Return to Index  

more details on early visit

February 8 2012 at 6:26 PM
No score for this post
Nelson  (no login)
from IP address

Response to Re: The Manila Convoys


You asked

> Was there ever a comprehensive plan for the protection of convoys en route through the NEI and Philippine islands (support bases, air cover, submarine or surface vessel escorts)?

Not that I'm aware of in the finite period of time between the initial cooperation and war. If the Australo-American relationship had had time to nurture and if the Allies had been granted more time before war began, perhaps. After all, it seems quite sensible and in line with the way things were evolving in the Atlantic. Think Argentia, Newfoundland. Then think Newfoundland being at the time a British colony, not part of Canada until 1949. Then think lend lease. Then think USS Augusta (CA 31), by coincidence...or NOT...the sister ship of USS Houston (CA 30) [Hint: FDR]. Then think HMS Prince of Wales [Hint: FNP {Former Naval Person}] Then stir 'em all together, call the creation the Arcadia Conference, and ponder the implications elsewhere in the world for the coming war. Anyhow, back to Oz....

August 5, 1941: USS Salt Lake City (CA 25) and USS Northampton (CA 26) stood into Brisbane, the former mooring at New Farm Wharf and the latter mooring at Newstead Dock.

August 6, 1941: There occurred this stream of impressive visitors: RAdm. John ('Jack') Crace, stayed for 25 minutes, overlapping briefly with the Lord Mayor of Brisbane's visit; these worthies were followed by MGen. J.M.A. Durrant, General Officer Commanding, Northern Command, and Wing Cmdr. W.R. Hartwright, RAAF. Then Admiral Sherwood Taffinder, USN, ComCruDiv 5 (he just "happened" to be aboard Northampton for this summer-in-America cruise) went ashore and made an official visit on the Governor-General of Australia, Sir Leslie Wilson, who returned the compliment, as did the Acting Prime Minister, Arthur Fadden, who also just "happened" to be in town.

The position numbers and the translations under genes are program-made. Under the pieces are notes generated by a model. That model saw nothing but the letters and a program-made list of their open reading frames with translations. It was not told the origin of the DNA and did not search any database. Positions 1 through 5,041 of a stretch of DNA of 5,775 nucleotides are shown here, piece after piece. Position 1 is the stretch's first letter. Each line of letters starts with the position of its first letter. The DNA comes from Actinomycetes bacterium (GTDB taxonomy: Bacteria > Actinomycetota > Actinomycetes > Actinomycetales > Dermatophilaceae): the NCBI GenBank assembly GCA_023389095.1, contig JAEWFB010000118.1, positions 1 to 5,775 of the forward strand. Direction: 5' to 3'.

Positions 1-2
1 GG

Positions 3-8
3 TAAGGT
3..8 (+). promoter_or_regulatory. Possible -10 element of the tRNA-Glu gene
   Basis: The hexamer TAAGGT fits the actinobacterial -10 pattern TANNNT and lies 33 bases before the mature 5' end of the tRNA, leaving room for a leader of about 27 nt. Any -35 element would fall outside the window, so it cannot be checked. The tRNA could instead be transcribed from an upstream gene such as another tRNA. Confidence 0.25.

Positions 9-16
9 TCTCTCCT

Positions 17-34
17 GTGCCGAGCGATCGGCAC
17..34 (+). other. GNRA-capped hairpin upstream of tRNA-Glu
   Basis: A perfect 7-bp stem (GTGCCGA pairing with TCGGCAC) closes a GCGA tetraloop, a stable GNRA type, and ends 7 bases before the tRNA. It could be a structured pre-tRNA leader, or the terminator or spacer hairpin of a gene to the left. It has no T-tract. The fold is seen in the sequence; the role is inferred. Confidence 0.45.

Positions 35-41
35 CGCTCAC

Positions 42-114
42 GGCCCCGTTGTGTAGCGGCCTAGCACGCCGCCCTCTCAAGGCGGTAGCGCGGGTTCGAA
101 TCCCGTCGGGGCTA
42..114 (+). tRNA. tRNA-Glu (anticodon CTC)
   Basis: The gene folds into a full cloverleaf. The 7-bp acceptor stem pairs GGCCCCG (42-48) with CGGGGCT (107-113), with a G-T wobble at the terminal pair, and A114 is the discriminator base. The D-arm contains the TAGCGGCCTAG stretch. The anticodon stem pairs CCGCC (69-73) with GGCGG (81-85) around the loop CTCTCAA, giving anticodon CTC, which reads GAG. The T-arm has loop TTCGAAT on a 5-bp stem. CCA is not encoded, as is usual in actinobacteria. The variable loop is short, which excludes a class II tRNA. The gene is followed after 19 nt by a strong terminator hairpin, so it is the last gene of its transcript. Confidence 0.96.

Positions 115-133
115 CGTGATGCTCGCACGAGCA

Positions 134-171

August 7, 1941: The American heavy cruisers shifted berths to take on [other] stores: Northampton to New Farm Wharf and Salt Lake City to Mercantile Wharf. Two+ more days elapsed (hmm).

August 10, 1941: The cruisers stood out of Brisbane.

August 13, 1941: Arrived Port Moresby, stayed nearly 6 1/2 hours.

August 16, 1941: Arrived Simpson Harbour, Rabaul; Admiral Taffinder and Captain Chandler went ashore (length of visit not recorded in my notes). Ships departed same date.

August 25, 1941: Returned to Pearl Harbor.

Okay, a lot of what went on was almost certainly kissy-feely, but you can bet your bottom dollar--Australian or American--that some individual national concerns were voiced and some mutual matters of substance were discussed. Much of this voyage was clearly a familiarization run, but Americans and Australians also spoke (nearly) the same language, and men of impressive rank had been in the same spaces together.

In November and December 1941, in running south from Manila Bay after being convoyed there by USS Portland (CA 33), USAT Liberty stopped in at Port Moresby and Darwin, and off-loaded drummed avgas and lubricants for the B-17s staging through those points to the (soon-to-be-ill-fated) Clark Field. Then Liberty steamed west to pick up the traditional strategic cargos, in this instance bales of raw rubber, and her date with two IJN torpedoes. Things were happening, if too late.


Scoring disabled. You must be logged in to score posts.Respond to this message   
Find more forums on Network54Create your own forum at Network54
 Copyright © 1999-2018 Network54. All rights reserved.   Terms of Use   Privacy Statement